Tonight, the History Channel will mark the eleventh anniversary of the attacks on the World Trade Center by re-airing 102 Minutes That Changed America, a present-tense documentary—no narration, no talking heads, no rear-view analysis—assembling footage from more than 100 New York eyewitnesses with cameras (most of them amateurs) in real time. “9/11 as it happened” programming has been fairly common in the years since 2001. MSNBC marked the occasion Sunday, as they have every year, by re-airing the NBC news coverage from that morning, while Fox News repurposed their coverage of the day (along with other archival sources and interviews) in the 2011 documentary “9/11: Timeline to Terror,” which ran Sunday evening.
These programs and others are a part of our continuing attempt to grapple with 9/11, and they raise a simple but difficult question: Why do we keep doing this to ourselves? We watch that horrible morning play itself out again, year after year, one inevitable event after another, helplessly gasping, crying, or screaming at our televisions, knowing that nothing we think or do or say will change a thing. The second plane will crash into the second tower, which will collapse 56 minutes later, and then the first tower will collapse 29 minutes after that. Watching those buildings crumble and take the lives of thousands of Americans is something akin to watching a snuff film. Reliving it all—our last moments of cheery obliviousness, the confusion of those first reports, the utter despair of watching those buildings crumble—is borderline masochistic. Isn’t it?
It certainly feels that way during 102 Minutes, a film so masterfully constructed and emotionally harrowing that, when it ended, I couldn’t decide whether to restart it then and there, or toss the DVD into the trash, so as to never put myself through the ordeal of watching it again. It begins with an on-screen clock, reading 8:48:42:17, accompanied by audio of an off-duty firefighter calling to report smoke coming out of the World Trade Center. Eight blocks east, a couple of college girls shoot home video of the smoking tower. More amateur footage follows, from as close as up the street to as far away as Times Square; people are confused, worried, a little scared. The film returns to the college girls a few minutes later, as one is assuring the other that those aren’t necessarily people jumping out of the building (“Who’s to say it’s not, like, a chair?”); her camera is still rolling as the second plane slams into the South Tower. They react with sheer horror: “OH MY GOD, it’s terrorists then! WHAT DO WE DO?!”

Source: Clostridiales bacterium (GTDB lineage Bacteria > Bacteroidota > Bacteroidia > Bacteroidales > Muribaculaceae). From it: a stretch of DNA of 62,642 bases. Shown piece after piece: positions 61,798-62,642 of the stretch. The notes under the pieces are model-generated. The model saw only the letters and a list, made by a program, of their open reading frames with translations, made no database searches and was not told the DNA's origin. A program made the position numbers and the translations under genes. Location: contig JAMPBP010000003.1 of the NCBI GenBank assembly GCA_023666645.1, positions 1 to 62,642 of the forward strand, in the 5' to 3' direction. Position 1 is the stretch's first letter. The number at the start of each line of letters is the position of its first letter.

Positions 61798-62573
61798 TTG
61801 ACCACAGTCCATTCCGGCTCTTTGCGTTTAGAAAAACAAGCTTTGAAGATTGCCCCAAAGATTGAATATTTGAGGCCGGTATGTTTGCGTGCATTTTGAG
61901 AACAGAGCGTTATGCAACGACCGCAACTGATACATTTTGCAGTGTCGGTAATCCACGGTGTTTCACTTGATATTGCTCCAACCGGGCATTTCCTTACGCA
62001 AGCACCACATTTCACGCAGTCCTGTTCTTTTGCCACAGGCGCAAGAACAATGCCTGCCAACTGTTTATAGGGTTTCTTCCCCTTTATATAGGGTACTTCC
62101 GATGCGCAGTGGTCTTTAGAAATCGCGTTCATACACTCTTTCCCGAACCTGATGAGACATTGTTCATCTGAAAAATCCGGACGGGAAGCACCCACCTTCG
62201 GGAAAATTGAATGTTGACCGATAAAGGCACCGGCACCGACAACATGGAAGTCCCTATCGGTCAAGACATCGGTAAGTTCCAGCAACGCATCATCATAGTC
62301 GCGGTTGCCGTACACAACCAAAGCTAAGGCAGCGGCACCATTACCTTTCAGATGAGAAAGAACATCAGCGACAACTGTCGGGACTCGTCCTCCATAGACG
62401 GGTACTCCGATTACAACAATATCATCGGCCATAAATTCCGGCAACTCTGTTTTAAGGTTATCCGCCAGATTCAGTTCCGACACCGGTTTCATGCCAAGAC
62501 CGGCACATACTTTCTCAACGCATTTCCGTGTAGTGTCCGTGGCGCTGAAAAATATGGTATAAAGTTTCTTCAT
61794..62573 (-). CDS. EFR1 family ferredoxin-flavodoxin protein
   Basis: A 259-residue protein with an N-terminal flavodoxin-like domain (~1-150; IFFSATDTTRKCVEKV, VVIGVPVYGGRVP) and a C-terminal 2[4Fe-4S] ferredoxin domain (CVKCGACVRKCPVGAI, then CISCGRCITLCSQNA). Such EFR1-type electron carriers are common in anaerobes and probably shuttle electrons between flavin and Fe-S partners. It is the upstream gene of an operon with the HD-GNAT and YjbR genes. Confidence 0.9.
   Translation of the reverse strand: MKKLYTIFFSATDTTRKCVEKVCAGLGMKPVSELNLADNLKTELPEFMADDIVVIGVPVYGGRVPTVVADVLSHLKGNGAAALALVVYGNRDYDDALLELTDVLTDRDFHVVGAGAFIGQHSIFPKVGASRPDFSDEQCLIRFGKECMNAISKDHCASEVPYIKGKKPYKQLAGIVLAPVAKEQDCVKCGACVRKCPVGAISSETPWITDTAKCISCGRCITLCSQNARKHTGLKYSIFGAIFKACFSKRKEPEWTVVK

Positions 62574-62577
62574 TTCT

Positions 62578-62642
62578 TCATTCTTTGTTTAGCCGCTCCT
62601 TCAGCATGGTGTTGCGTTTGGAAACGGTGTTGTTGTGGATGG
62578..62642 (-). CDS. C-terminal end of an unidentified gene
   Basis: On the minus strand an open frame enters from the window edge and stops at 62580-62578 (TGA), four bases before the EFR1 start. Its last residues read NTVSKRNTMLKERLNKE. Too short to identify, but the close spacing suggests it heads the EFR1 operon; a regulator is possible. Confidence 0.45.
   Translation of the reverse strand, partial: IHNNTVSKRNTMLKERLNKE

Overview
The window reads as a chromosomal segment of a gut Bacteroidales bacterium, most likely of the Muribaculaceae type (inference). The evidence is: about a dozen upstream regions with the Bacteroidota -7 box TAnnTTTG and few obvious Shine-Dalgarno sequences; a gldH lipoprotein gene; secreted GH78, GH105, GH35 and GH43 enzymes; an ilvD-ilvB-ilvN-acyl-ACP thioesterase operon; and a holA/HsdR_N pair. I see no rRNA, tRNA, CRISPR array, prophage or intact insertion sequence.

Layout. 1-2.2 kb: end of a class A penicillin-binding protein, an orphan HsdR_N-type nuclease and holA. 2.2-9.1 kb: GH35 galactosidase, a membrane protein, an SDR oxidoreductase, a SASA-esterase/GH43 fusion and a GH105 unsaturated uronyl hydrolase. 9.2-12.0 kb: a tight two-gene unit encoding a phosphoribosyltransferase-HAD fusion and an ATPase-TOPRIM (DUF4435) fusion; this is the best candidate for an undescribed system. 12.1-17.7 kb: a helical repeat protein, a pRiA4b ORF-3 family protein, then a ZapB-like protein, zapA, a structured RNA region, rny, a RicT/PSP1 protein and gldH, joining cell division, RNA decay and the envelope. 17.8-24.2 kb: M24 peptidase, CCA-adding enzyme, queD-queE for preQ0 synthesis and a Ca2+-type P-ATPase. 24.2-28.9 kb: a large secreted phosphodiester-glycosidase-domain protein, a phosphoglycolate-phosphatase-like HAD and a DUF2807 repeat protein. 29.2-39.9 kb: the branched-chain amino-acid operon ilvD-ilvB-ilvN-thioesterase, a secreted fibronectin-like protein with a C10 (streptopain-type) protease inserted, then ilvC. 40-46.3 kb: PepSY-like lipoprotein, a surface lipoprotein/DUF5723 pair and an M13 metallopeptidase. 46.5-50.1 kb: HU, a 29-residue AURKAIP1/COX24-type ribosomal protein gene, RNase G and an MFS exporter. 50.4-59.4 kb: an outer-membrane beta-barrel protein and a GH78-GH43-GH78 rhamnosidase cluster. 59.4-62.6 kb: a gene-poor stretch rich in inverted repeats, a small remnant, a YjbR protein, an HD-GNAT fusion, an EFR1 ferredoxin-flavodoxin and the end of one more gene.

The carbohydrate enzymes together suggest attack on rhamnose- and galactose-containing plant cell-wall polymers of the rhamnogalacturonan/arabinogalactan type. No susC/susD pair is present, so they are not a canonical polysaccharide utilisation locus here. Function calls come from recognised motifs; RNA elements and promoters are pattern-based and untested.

We’ve seen a more famous image elsewhere of the second impact. It’s a low-angle shot of a man leaning on the hood of his car as the plane hits behind him. The filmmakers had access to that shot (they used other footage from the same professional photographer), but they didn’t use it. Instead, they went with the raw terror in the apartment of those two young women, because we all had that moment of clarity and comprehension, and all reacted, at different volumes, in much the same way.
So, then, why are we watching? The answer is sad, perhaps, or ghoulish, or at the very least difficult to admit. But in the aftermath of 9/11, in the rush to understand that day (as if such a thing were possible), it became a historical event, a thing in the past. As it got further behind us, it became almost an abstraction. In the decade that followed, September 11 was co-opted by politicians and xenophobes and warmongers and sloganeers and conspiracy theorists, and it became such an all-purpose placeholder for any number of vile notions that one can easily lose the ability to separate it from the fiction it was manipulated into and acknowledge it as, simply, this horrible thing that happened to us. The power of these programs is their immediacy—of a history that is not yet written, one that’s visceral and terrifying, yet one that allows us a present tense in which we can feel something genuine.